Before AJAX, users would have to manually refresh their mailboxes to check
if they had any new emails. This would mean re-loading all of the HTML and CSS, which proved to be slow and ineffcient. Eventually the XMLHttpRequest API was made so that data could be passed between the server and the browser without having to reload the webpage.
Now, whenever we open our inbox in our browser, we don’t have to reload the page to check if we have a new email, AJAX gets the data from the server and passes it to our browser without having to reload the webpage, which is super helpful and efficient.
Using an Thermostat project as another example, whenever we update the location displayed by the weather API, (using jQuery’s ‘$.get())’ method), data is being passed between the browser and the server, using the XMLHttpRequest API, without having to refresh the webpage.
Another great example is Google. Ever notice that whenever you start typing to search something, google somehow auto-predicts what you’re searching for. That’s AJAX in action. The webpage isn’t being reloaded, instead a GET request is being fired off to the server over at Google, and the browser is receiving a JSON object, which contains all of the possible search results. This is then parsed and inserted into the bar, a lot is happening behind the scenes and it’s happening quite quickly.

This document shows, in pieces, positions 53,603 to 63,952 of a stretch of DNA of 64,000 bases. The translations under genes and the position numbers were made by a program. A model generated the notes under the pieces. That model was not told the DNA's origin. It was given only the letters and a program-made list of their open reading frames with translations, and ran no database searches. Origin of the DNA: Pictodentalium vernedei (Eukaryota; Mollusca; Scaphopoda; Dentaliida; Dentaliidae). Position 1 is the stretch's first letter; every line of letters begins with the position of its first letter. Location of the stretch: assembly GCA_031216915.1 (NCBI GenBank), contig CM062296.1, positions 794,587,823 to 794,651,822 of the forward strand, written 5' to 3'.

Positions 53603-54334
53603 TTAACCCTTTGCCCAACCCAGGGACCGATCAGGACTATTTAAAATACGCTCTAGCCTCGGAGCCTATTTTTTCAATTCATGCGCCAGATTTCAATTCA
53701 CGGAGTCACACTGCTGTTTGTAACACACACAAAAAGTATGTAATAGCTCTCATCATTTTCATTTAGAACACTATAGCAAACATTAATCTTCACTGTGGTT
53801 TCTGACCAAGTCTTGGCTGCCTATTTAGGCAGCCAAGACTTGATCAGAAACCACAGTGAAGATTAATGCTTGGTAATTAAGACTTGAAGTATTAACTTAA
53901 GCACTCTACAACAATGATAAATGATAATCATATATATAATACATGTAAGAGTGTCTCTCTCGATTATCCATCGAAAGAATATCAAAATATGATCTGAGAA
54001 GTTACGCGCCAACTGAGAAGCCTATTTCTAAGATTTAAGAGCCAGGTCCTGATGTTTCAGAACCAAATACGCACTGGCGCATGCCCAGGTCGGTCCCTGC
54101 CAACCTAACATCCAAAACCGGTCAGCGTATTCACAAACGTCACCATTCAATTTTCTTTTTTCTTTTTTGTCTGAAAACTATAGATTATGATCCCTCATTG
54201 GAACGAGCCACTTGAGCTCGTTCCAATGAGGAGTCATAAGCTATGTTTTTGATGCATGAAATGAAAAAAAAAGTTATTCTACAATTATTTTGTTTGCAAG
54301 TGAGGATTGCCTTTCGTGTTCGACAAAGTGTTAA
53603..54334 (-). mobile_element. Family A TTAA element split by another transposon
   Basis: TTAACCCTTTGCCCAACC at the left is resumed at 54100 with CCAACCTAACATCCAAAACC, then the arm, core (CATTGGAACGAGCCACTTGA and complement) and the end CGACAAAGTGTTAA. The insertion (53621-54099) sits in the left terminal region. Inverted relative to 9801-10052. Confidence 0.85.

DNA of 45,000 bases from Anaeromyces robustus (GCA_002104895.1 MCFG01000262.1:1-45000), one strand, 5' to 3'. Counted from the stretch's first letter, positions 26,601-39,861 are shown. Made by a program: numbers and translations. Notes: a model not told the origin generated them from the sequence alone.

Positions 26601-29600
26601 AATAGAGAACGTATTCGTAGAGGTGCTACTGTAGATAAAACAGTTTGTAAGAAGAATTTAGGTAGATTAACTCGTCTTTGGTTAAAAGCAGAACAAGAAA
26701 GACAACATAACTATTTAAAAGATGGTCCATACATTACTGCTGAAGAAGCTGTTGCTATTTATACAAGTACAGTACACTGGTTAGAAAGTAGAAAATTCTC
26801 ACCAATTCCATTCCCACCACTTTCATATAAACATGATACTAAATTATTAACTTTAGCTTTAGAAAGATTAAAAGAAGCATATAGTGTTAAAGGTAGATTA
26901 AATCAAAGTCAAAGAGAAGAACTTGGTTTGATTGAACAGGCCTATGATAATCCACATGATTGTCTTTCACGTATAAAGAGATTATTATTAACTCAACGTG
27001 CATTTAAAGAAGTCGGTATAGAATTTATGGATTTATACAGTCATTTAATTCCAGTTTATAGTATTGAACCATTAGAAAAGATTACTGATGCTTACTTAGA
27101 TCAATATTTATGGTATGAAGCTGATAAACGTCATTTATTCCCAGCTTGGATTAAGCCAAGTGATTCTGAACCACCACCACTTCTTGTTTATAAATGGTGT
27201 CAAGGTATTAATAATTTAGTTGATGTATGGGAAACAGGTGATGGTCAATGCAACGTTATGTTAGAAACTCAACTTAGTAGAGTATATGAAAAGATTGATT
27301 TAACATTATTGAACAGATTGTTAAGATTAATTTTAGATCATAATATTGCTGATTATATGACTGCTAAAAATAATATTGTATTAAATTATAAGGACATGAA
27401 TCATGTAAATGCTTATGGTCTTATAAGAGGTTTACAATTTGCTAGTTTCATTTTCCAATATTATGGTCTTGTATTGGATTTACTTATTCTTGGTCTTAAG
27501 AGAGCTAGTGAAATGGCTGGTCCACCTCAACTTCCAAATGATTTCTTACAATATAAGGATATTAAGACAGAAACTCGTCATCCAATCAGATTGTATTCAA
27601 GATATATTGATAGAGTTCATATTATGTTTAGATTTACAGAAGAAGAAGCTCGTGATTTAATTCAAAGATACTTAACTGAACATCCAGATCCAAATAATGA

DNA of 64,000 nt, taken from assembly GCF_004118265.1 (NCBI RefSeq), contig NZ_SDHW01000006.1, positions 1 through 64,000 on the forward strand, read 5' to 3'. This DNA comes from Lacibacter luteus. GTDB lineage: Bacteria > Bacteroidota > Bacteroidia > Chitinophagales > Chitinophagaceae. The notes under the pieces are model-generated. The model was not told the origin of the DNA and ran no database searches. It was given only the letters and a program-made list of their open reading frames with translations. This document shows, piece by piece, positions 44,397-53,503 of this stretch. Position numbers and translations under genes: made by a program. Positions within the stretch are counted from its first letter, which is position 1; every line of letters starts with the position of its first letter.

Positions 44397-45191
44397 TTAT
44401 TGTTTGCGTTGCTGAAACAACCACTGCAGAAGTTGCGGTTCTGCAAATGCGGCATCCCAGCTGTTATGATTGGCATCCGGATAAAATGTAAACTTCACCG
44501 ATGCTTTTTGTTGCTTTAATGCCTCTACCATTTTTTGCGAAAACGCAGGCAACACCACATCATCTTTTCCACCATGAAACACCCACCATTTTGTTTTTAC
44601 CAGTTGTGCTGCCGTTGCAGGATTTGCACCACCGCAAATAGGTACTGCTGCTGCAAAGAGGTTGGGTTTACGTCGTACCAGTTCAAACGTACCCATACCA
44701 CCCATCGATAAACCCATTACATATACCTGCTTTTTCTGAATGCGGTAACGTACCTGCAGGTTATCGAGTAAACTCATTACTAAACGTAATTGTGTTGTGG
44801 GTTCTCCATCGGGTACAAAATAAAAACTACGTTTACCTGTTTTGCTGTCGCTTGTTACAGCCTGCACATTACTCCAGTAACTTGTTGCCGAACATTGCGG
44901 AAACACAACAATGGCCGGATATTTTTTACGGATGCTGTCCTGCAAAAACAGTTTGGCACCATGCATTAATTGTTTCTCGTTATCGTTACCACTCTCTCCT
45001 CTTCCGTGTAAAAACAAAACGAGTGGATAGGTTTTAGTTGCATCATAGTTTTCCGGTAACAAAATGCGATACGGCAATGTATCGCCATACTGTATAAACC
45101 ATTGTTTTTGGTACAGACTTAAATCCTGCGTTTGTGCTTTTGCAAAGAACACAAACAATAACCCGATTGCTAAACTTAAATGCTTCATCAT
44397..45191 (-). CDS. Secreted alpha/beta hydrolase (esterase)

This is happening every time you type a letter and below is the result after typing two extra letters to our previous example. As you can see, new results are displayed, meaning another GET request has taken place, and the browser has received another JSON object, containing potential searches. The more that’s typed in, the better google can predict what you’re searching for.
It’s cool to think this is all happening behind the scenes is the space of a second. It’s made searching for things a lot quicker and easier, but it’s also kind of scary to think you don’t actually have to click ‘search’ for Google to know what you’re looking for. So, if you’ve ever thought of searching something, but never clicked the button, chances are the information was still passed over to Google!